Catholics in India, for the last few generations, have been following a unique practice of naming their children. The children are invariably given the baptismal name after a saint; but once they enter school, many children are given Indian names which hardly have any resemblance to the baptismal name, and which eventually become their official name. Many of such official names owe their origin to names of natural forces like sun, light, wind etc. and of objects like precious stones , flowers etc. I would like to know whether Catholic Church has issued instructions, at any point of time, on how Catholic couples should name their children on baptism and thereafter.

2 Answers 2


Yes: the Catechism provides explicit guidance on this matter, and it's covered in Canon Law.

  1. The sacrament of Baptism is conferred "in the name of the Father and of the Son and of the Holy Spirit."85 In Baptism, the Lord's name sanctifies man, and the Christian receives his name in the Church. This can be the name of a saint, that is, of a disciple who has lived a life of exemplary fidelity to the Lord. the patron saint provides a model of charity; we are assured of his intercession. the "baptismal name" can also express a Christian mystery or Christian virtue. "Parents, sponsors, and the pastor are to see that a name is not given which is foreign to Christian sentiment."86

    1. Mt 28:19
    2. CIC Canon 855

  1. Parents, sponsors, and the pastor are to take care that a name foreign to Christian sensibility is not given.

The Catechism makes clear that the name given at baptism is the person's Christian name. Neither the Catechism nor Canon Law provide any guidance on common names; in Christian societies (or those with a Christian heritage) the baptismal name is usually the common name. In non-Christian cultures, the common name may be something else. Even in Christian cultures, a person's common name may not be their Christian name ("Junior," for example; or a nickname like "Tiny").

The Catechism continues

God calls each one by name. Everyone's name is sacred. the name is the icon of the person. It demands respect as a sign of the dignity of the one who bears it.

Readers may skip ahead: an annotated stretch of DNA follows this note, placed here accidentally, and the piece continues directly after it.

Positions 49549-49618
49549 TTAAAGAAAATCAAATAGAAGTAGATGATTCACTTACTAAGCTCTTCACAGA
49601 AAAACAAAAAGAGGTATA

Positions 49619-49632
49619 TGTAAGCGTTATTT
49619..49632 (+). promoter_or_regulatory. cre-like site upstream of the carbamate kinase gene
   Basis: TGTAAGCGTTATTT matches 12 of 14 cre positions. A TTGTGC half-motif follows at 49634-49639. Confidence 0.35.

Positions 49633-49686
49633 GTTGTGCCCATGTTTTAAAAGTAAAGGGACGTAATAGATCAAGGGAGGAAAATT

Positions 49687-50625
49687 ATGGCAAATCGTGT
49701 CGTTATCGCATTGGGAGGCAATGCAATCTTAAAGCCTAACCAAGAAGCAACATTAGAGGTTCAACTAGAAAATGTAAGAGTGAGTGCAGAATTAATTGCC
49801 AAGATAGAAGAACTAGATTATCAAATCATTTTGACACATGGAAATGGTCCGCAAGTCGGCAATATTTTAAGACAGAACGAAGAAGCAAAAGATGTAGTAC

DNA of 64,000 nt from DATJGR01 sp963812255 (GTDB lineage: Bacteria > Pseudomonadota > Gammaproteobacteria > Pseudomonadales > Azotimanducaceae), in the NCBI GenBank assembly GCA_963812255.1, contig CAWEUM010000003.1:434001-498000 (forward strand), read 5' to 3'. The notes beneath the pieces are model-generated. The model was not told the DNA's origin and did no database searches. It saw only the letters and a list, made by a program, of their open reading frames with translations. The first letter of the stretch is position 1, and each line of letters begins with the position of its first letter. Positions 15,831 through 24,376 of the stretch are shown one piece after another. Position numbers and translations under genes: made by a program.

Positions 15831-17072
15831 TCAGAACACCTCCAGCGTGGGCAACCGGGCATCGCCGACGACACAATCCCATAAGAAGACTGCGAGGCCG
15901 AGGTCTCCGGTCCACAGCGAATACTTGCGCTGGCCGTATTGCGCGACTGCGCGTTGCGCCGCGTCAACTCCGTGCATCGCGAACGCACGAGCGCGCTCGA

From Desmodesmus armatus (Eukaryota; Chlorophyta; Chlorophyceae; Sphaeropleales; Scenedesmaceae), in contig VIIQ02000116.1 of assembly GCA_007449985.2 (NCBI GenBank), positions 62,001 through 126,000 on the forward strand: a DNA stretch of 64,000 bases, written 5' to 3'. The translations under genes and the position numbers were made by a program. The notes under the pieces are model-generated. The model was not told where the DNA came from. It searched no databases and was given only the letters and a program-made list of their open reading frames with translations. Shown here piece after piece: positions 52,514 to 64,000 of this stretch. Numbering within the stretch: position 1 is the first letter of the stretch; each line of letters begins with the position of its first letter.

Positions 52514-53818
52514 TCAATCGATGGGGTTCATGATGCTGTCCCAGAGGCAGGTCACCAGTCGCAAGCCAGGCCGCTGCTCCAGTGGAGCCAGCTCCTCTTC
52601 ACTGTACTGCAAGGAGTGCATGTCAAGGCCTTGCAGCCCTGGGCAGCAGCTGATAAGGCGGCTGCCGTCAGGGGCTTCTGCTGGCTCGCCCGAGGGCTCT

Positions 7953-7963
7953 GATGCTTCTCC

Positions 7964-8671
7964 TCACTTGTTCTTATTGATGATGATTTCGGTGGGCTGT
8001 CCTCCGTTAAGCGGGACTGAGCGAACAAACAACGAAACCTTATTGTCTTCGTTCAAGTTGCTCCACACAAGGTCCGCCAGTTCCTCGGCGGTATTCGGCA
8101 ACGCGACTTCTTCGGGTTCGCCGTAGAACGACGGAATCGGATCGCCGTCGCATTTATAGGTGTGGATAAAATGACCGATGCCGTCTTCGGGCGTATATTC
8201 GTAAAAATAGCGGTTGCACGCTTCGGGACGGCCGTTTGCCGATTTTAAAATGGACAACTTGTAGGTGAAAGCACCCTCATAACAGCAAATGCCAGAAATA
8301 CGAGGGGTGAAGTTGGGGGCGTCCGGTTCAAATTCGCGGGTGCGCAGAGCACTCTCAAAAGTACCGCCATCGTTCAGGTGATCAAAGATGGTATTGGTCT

The name one receives is a name for eternity. In the kingdom, the mysterious and unique character of each person marked with God's name will shine forth in splendour.

The Christian name is the name used by God, and it will be the name used for the rites of the Church. As the name is sacred, it should not be forgotten in this life — even though it will be used for eternity in the next.

  • 1
    "The Christian name is the name used by God, and it will be the name used for the rites of the Church." Are you sure? I think at marriage, when it has also a legal value... I think in that case, the "legal" name should be used. I live (and I was born) in Italy, and here the baptismal name is always the common name.
    – Marco
    Jan 20, 2016 at 15:09

As a Catholic you are actually forbidden from naming your children with demonic names:

  • Lucifer
  • Beelzebub
  • Baal
  • Moloch

are all off limits. citation needed, pretty sure I heard it on Relevant Radio...

But, I'd bet you could name your kid Damien a'Molokai or some variant. "The Omen" is not canonical and hopefully the Leper Priest is remembered longer than the movie. I bring up that name because, for whatever reason, some names enter the public consciousness as "Evil", but I doubt whether the Church cares what the public consciousness sees as evil.

Lucy and Luz have the same derivative as Lucifer, but St. Lucy very early on sanctified that name.

  • 1
    I agree with you that such names as Lucifer Beelzebub, Baal and Moloch should not be given as names to Catholic children. If saint names are generally acceptable, could being named after St, Lucifer of Cagliari, who's feast day is May 20th be permitted? catholicsaints.info/saint-lucifer-of-cagliari
    – Ken Graham
    Jan 24, 2016 at 5:18
  • @Ken wow, never heard of him before. I asked a similar question about Pope Pelagius. The guy who answered (who doesn't participate much on the site any more) said that Canon Law forbid "heretical names". Which is even more broad.
    – Peter Turner
    Jan 24, 2016 at 5:29
  • 1
    I've heard of people named Jezebel or Cain. All I know is, I'm not going to name my kids one of these names! :) Jan 25, 2016 at 0:00

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